Authors:

Masumi Hori, Seishi Ono, Kazutsuna Yamaji, Shinzo Kobayashi, Toshihiro Kita and Tsuneo Yamada

Abstract: Conventional learning management systems that focus on traditional classrooms do not fit many-participant online courses such as massive open online courses (MOOCs). A learning platform, Creative Higher Education with Learning Objects (CHiLO) based on e-textbooks aims to develop a flexible learning environment for large-scale online courses. CHiLO essentially has high portability in electronic publication 3.0 (EPUB3) format as well as a comprehensive open network learning system using various existing technologies and learning resources, including open educational resources on open network communities, such as social networking service. We produced a series of CHiLO Books called “Nihongo Starter A1” in cooperation with the Open University of Japan (OUJ) and the Japan Foundation, and delivered them as a learning course of OUJ MOOC in Japan MOOC. Our set of experimental outcomes shows that CHiLO using not Web services but e-textbooks is available for large-scale online courses. The result reveals a positive completion rate of 22% and active participants posting at 25%.

Short Papers
Paper Nr: 105
Title:

Mobile Learning for the Teaching of Theoretical Concepts to Undergraduate Students

Authors:

Lorena Pérez-Hernández

Abstract: The present paper presents the objectives, justification, chronological organization, and expected results of a work-in-progress research project located at the University of La Rioja during the academic year 2014/2015. The main aim of the project is to implement the use of the educational mobile application Celly© in the teaching of theoretical linguistic concepts (i.e. conceptual metaphor) to undergraduates of English and Oenology Studies. The project exploits the use of this mobile application with an eye on extending the learning process beyond the physical and temporal limits of the traditional teaching sessions confined to a classroom. The use of the application is also expected to allow the teachers involved to maximize the practise of some of the central competences required from their students: collaboration with students of different degrees (English Studies vs. Oenology students), independent work, and a responsible use of technology, among others.

Posters
Paper Nr: 48
Title:

BrailleApp - Educational Mobile Application to Assist in the Learning of Braille Language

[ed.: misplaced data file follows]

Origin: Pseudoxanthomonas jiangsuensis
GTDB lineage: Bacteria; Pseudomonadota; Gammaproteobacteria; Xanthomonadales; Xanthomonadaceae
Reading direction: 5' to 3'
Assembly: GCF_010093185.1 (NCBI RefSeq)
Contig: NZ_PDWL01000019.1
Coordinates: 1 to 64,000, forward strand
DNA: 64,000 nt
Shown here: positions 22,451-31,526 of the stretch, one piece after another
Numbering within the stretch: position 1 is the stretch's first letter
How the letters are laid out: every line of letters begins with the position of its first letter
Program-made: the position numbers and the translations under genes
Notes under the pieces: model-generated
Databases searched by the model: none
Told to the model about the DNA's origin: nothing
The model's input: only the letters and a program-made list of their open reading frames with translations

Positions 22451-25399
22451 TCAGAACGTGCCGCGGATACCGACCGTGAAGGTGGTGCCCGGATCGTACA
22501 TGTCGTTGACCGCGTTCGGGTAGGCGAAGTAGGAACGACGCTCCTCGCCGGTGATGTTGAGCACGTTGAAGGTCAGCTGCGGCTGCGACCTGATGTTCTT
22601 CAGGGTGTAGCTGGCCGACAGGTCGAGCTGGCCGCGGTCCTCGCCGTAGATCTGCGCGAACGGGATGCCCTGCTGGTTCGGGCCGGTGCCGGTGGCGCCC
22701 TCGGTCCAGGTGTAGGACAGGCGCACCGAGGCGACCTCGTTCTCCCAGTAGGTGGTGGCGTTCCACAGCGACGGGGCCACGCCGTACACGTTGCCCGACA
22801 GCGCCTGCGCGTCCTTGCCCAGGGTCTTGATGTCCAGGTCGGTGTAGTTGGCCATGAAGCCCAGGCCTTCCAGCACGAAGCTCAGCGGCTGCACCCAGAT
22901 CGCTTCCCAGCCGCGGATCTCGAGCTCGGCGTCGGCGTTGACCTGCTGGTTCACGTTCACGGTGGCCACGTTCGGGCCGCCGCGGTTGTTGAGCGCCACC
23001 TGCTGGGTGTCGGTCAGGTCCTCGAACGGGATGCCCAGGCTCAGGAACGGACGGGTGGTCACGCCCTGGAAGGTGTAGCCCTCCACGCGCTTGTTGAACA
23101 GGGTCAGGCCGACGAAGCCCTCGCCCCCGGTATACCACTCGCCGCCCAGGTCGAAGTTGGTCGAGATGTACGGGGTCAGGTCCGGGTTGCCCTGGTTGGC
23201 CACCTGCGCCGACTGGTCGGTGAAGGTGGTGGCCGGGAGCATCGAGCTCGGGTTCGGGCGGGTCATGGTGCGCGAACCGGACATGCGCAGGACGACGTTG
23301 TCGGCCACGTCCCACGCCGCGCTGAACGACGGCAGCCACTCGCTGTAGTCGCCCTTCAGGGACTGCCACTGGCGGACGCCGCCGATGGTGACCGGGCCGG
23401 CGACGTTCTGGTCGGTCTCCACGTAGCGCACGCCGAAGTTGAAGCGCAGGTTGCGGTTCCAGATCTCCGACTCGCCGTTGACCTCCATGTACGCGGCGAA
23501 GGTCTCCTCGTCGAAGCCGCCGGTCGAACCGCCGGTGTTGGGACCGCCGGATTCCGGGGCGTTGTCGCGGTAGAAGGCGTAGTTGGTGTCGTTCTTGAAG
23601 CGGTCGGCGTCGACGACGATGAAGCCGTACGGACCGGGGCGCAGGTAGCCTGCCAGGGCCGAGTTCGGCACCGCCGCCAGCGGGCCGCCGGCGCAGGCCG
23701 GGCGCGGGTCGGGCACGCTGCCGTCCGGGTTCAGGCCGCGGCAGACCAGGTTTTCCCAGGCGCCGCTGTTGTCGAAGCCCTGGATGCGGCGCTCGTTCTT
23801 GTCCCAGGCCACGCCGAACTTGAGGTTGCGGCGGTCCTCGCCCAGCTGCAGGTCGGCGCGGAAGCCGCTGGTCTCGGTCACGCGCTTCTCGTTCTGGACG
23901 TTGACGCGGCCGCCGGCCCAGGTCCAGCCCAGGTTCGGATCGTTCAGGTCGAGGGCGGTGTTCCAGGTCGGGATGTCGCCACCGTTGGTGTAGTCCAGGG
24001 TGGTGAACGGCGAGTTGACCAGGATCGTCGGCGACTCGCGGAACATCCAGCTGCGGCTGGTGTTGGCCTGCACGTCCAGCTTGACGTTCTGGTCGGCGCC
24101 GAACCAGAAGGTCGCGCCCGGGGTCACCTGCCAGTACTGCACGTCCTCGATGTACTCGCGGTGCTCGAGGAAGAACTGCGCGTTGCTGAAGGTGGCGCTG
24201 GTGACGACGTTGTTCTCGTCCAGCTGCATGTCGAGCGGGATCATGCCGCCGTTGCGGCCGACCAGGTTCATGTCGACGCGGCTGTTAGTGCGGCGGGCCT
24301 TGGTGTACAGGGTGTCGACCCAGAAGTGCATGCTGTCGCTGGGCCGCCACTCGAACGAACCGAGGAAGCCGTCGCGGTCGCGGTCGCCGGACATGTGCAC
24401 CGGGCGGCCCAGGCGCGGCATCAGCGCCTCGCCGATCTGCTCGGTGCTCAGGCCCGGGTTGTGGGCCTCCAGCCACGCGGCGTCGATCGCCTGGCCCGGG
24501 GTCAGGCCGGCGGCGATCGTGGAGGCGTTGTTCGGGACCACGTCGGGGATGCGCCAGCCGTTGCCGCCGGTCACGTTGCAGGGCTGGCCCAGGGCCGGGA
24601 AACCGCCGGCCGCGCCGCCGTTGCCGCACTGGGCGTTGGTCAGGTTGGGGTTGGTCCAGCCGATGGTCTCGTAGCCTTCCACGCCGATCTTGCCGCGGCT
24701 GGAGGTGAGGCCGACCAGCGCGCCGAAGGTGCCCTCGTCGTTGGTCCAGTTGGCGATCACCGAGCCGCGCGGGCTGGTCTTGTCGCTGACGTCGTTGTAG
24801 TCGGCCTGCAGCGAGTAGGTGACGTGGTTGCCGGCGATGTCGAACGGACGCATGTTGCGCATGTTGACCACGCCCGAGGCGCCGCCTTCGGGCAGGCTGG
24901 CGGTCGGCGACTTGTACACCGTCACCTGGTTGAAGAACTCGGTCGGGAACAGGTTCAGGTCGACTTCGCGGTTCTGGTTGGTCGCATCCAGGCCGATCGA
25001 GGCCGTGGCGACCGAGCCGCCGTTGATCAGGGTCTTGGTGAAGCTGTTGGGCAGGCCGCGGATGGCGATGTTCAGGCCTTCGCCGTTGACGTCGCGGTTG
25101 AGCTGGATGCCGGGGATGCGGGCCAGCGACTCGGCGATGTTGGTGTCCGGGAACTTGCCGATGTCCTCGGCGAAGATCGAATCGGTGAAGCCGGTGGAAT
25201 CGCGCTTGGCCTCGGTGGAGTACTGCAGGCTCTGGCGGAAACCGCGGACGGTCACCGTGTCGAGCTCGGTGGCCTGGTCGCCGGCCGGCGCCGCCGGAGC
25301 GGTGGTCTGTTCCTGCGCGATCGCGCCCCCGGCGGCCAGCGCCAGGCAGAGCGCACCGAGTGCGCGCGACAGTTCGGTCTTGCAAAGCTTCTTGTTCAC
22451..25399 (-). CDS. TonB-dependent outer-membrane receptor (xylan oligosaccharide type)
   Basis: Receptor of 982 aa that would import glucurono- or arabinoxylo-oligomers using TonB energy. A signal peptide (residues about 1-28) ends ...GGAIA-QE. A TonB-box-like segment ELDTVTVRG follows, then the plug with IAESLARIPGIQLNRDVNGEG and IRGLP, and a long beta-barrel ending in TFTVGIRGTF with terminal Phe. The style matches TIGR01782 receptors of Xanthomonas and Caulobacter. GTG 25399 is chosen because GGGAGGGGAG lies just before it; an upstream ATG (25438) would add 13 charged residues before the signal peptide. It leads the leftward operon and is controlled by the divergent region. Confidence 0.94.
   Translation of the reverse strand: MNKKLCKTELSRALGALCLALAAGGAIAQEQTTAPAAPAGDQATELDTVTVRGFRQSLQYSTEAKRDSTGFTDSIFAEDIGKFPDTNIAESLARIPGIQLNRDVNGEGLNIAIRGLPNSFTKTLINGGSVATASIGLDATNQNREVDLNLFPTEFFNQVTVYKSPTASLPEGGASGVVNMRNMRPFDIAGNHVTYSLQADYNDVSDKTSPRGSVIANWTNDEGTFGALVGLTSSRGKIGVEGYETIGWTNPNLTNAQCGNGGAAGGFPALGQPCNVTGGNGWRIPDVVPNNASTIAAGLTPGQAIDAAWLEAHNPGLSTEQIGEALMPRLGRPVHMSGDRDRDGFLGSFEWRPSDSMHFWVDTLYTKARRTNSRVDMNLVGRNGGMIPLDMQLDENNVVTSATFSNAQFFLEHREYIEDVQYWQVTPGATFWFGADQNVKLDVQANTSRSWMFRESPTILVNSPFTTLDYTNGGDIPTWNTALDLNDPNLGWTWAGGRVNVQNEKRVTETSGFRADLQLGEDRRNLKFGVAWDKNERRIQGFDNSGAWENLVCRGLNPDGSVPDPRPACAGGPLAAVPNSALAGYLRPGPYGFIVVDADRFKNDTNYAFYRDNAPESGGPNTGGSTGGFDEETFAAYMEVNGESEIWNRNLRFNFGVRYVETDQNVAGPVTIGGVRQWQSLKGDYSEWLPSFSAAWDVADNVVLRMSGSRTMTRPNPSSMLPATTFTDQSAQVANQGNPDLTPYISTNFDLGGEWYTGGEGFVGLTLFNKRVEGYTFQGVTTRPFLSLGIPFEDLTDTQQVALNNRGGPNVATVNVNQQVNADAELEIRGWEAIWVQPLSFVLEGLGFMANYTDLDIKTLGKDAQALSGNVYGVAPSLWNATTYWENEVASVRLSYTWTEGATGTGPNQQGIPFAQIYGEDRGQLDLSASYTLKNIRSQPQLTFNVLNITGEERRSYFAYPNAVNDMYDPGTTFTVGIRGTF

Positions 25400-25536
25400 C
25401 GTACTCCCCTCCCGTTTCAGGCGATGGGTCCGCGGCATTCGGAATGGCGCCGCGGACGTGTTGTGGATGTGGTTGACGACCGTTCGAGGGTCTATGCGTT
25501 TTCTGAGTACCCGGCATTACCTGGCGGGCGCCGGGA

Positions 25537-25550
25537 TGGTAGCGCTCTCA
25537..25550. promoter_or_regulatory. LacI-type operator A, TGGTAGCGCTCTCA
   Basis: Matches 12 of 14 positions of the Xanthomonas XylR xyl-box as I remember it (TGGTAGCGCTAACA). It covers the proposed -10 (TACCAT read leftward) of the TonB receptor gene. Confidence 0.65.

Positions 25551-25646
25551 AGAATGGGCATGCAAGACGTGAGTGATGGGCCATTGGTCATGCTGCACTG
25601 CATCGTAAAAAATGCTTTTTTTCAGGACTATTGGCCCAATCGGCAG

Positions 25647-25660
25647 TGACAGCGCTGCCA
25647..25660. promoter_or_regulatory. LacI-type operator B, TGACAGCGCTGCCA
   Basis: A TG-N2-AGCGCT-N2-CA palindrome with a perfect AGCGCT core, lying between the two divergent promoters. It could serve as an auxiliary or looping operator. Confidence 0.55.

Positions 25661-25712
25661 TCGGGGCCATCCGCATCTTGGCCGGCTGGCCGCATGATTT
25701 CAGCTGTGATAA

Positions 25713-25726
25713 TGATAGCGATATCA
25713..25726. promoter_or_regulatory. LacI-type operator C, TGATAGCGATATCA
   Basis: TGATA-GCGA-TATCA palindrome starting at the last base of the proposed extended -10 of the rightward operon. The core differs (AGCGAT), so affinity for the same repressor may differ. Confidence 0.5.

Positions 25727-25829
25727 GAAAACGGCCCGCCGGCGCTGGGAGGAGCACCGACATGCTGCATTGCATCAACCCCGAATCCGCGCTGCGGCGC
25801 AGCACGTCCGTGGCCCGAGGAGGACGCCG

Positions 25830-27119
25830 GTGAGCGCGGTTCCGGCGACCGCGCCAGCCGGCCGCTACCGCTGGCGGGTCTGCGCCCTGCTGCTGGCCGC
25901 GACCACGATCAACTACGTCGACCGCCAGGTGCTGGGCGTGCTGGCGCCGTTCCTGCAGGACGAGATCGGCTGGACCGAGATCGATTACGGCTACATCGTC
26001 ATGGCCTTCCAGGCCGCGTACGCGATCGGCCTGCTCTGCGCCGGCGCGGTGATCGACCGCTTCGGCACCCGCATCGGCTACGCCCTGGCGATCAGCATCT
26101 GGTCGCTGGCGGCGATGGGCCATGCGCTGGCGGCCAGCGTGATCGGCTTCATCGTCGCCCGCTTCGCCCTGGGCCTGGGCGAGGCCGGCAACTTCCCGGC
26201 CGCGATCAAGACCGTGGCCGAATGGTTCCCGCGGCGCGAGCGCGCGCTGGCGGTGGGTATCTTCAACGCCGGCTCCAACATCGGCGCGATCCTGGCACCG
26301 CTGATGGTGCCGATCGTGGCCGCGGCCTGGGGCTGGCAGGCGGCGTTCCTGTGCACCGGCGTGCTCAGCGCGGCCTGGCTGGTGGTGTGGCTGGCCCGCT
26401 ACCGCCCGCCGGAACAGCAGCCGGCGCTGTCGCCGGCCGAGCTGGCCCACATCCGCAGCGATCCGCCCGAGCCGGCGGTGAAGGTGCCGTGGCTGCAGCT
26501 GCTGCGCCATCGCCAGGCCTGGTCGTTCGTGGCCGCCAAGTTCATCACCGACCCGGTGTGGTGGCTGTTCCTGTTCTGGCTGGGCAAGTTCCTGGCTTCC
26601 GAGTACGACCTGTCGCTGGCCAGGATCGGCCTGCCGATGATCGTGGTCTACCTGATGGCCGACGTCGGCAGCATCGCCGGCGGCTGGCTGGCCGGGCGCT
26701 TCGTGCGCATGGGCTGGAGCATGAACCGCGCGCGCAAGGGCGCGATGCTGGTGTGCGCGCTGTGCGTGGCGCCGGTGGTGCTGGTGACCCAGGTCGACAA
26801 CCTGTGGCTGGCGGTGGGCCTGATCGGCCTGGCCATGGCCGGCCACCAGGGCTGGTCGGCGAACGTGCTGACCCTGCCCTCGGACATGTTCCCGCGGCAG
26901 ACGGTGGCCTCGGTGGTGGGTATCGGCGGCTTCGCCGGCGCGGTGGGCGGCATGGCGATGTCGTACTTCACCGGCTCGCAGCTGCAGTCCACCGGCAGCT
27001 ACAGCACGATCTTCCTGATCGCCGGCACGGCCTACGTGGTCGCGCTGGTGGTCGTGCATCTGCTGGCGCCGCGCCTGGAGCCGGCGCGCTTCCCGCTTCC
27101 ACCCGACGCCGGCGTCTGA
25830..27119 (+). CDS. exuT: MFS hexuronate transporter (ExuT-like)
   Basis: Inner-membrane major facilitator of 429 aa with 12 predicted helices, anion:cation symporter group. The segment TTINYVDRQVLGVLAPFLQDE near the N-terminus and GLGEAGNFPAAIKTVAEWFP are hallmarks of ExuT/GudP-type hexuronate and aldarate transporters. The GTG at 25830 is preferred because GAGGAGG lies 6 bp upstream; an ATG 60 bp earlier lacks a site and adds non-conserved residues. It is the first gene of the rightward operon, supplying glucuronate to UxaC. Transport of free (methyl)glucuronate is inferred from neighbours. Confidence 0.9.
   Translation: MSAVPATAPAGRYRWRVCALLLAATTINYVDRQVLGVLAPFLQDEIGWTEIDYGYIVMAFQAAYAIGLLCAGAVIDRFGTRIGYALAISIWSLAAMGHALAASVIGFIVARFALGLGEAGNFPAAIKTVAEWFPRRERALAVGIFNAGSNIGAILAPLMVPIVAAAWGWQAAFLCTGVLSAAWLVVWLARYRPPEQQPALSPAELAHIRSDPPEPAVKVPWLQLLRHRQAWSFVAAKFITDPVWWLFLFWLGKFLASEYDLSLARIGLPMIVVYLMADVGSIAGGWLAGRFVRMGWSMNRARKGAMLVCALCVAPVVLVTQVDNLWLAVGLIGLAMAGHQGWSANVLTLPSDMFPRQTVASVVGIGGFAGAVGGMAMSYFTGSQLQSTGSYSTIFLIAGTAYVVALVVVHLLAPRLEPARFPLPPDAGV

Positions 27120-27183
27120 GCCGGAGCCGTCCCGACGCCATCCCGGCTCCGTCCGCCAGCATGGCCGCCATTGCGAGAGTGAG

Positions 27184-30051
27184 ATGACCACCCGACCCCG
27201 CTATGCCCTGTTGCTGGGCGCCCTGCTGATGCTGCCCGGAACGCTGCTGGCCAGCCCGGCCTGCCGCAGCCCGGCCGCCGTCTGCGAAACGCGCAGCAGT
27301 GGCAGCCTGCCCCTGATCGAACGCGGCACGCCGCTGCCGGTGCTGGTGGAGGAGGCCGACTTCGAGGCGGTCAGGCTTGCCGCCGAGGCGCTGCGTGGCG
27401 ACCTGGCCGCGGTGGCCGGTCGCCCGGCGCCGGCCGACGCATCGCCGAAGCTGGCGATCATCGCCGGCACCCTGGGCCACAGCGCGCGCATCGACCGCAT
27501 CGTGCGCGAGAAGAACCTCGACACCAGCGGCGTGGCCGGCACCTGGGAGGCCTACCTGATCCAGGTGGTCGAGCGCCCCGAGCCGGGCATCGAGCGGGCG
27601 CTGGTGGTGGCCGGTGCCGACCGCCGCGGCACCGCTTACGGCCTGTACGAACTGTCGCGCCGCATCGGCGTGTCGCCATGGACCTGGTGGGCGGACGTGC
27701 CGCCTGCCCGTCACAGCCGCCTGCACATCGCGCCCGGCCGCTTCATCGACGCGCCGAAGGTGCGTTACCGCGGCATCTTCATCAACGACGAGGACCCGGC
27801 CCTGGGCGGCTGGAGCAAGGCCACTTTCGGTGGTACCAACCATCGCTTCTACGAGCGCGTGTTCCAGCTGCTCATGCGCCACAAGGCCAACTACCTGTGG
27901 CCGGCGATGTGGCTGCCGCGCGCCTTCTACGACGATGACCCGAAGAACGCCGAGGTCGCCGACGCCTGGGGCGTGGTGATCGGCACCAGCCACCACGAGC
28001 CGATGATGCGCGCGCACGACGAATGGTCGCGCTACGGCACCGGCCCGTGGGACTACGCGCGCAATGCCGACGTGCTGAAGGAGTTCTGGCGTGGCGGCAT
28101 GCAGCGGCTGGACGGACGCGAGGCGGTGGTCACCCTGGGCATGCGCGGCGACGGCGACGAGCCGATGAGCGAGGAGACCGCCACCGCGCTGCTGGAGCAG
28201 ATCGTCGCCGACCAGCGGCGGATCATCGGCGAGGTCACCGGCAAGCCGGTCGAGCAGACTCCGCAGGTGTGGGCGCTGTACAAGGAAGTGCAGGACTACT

Authors:

Raul Benites Paradeda, Ailton Francisco de Luna e Silva, Jones Granatyr and Alberto Signoretti

Abstract: Aiming to facilitate the learning process of the Braille System, we developed an educational application to assist people for learning this system. We developed the application initially in Portuguese, it was named as BrailleApp, and it was designed for mobile devices, which uses the Android Platform. All accessibility standards were implemented to make it as accessible as possible to all people, helping visually impaired people and not visually impaired in the learning process of this language. In this first version, the help to learning Braille is specifically to not blind people, although, with some difficulties, it is possible a blind person use the application. In future versions we hope to improve and facilitate the use of this application by blind people too. It is important to emphasize we do not intend to replace the conventional methods which assist in this task, but to be an application to complement the already existing techniques. In an empirical analysis, the results show that the application was positive in the sense of system requirements, functionalities, and accessibility. We expect BrailleApp will be another option to assist users in the teaching-learning process and contribute to the social integration of visually impaired with technologies.

Paper Nr: 75
Title:

Dynamic Group Formation in Mobile Computer Supported Collaborative Learning Environment

Authors:

Sofiane Amara, Joaquim Macedo, Fatima Bendella and Alexandre Santos

Abstract: Forming suitable learning groups is one of the factors that determine the efficiency of collaborative learning activities. However, only a few studies were carried out to address this problem in the mobile learning environments. In this paper, we propose a new approach for an automatic, customized, and dynamic group formation in Mobile Computer Supported Collaborative Learning (MCSCL) contexts. The proposed solution is based on the combination of three types of grouping criteria: learner’s personal characteristics, learner’s behaviours, and context information. The instructors can freely select the type, the number, and the weight of grouping criteria, together with other settings such as the number, the size, and the type of learning groups (homogeneous or heterogeneous). Apart from a grouping mechanism, the proposed approach represents a flexible tool to control each learner, and to manage the learning processes from the beginning to the end of collaborative learning activities. In order to evaluate the quality of the implemented group formation algorithm, we compare its Average Intra-cluster Distance (AID) with the one of a random group formation method. The results show a higher effectiveness of the proposed algorithm in forming homogenous and heterogeneous groups compared to the random method.